but the mentality of many drivers r very different.

    applies the same to badminton racket.

    if u ask me, i prefer german than japanese car.

    n for rackets, i prefer japanese than chinese

    even though they have the same specifications.

    (thats provided i have the money to spare)
     
  7. Iori

    Iori Regular Member

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    High end rackets seem to have more consistent specs (balance, stiffness, etc). Perhaps more time spent on QC or a more labour intensive manufacturing process to ensure more consistent specs.
     
  8. KinkySmasher

    KinkySmasher Regular Member

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    Hmm I didn't know that kind of prestige exist in the badminton world. I mean, it's a racket, no one even look at it.
     
  9. Yoppy

    Yoppy Regular Member

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    Let me start with this: it's not only about brand and prestige, there are lots more things to justify the price. What you pay is what you get, and market is mature enough to know it's prices.
     
  10. KinkySmasher

    KinkySmasher Regular Member

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    Is that true though? I can see it for a really cheap racket but $50 - $100 rackets should be fairly consistent.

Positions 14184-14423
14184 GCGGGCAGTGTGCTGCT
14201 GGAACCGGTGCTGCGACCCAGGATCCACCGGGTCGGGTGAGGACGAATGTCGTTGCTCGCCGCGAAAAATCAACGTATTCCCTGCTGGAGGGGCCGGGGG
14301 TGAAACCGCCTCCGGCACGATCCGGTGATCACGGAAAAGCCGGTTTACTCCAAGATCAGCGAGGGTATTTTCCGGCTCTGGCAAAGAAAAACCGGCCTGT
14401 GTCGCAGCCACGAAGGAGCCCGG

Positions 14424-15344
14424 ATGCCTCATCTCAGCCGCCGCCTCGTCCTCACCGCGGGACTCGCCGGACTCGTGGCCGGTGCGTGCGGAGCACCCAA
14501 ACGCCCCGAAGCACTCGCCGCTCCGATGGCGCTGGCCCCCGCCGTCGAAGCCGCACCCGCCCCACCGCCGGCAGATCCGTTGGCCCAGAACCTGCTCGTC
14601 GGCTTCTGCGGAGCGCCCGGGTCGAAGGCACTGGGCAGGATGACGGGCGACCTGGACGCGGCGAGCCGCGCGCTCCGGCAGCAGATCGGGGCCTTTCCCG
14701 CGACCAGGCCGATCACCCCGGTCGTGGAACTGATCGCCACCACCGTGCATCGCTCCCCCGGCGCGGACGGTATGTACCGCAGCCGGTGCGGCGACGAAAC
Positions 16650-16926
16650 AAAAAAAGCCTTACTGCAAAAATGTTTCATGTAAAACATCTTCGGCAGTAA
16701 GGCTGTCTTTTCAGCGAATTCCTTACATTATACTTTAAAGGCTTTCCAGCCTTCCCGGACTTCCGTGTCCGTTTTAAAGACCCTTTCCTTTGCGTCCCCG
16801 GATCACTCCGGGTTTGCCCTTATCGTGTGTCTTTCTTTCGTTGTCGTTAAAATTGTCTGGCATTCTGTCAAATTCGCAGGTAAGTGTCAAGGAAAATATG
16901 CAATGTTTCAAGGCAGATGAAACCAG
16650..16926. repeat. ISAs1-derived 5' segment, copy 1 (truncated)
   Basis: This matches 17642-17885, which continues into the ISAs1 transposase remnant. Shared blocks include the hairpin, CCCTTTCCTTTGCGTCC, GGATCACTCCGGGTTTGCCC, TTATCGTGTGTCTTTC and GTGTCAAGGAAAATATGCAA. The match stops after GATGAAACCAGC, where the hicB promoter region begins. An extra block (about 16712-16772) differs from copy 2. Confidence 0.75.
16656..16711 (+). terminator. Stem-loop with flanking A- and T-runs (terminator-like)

11. KinkySmasher

    KinkySmasher Regular Member

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    What are those though?
     
  12. ssj100

    ssj100 Regular Member

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    The problem with these type of questions is that there's never any scientific testing behind any responses - it's mostly speculation and assumption, which are often extremely logical and hard to argue against.
     
  13. kwun

    kwun Administrator

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    the design of a racket is not simply just materials and aesthetics. there are more to it that manufacturers can charge for.

    but before talking about that, let's talk about the -ends first.

    high-end rackets for higher prices are usually designed (and marketed) for more advanced players, cheaper rackets are usually designed for low level players. lower end rackets are usually more forgiving and less stiff, while higher end rackets are less forgiving, stiffer to match the ability of stronger players.

    carbon fiber (the dominant material used today) comes in different grades, and it happens that the less stiff materials are cheaper than the stiffer ones. so that justify a bit why high end rackets are more expensive.

    but not totally so.

    the material difference cannot be $50 as you probably guess.

    so what else justify it?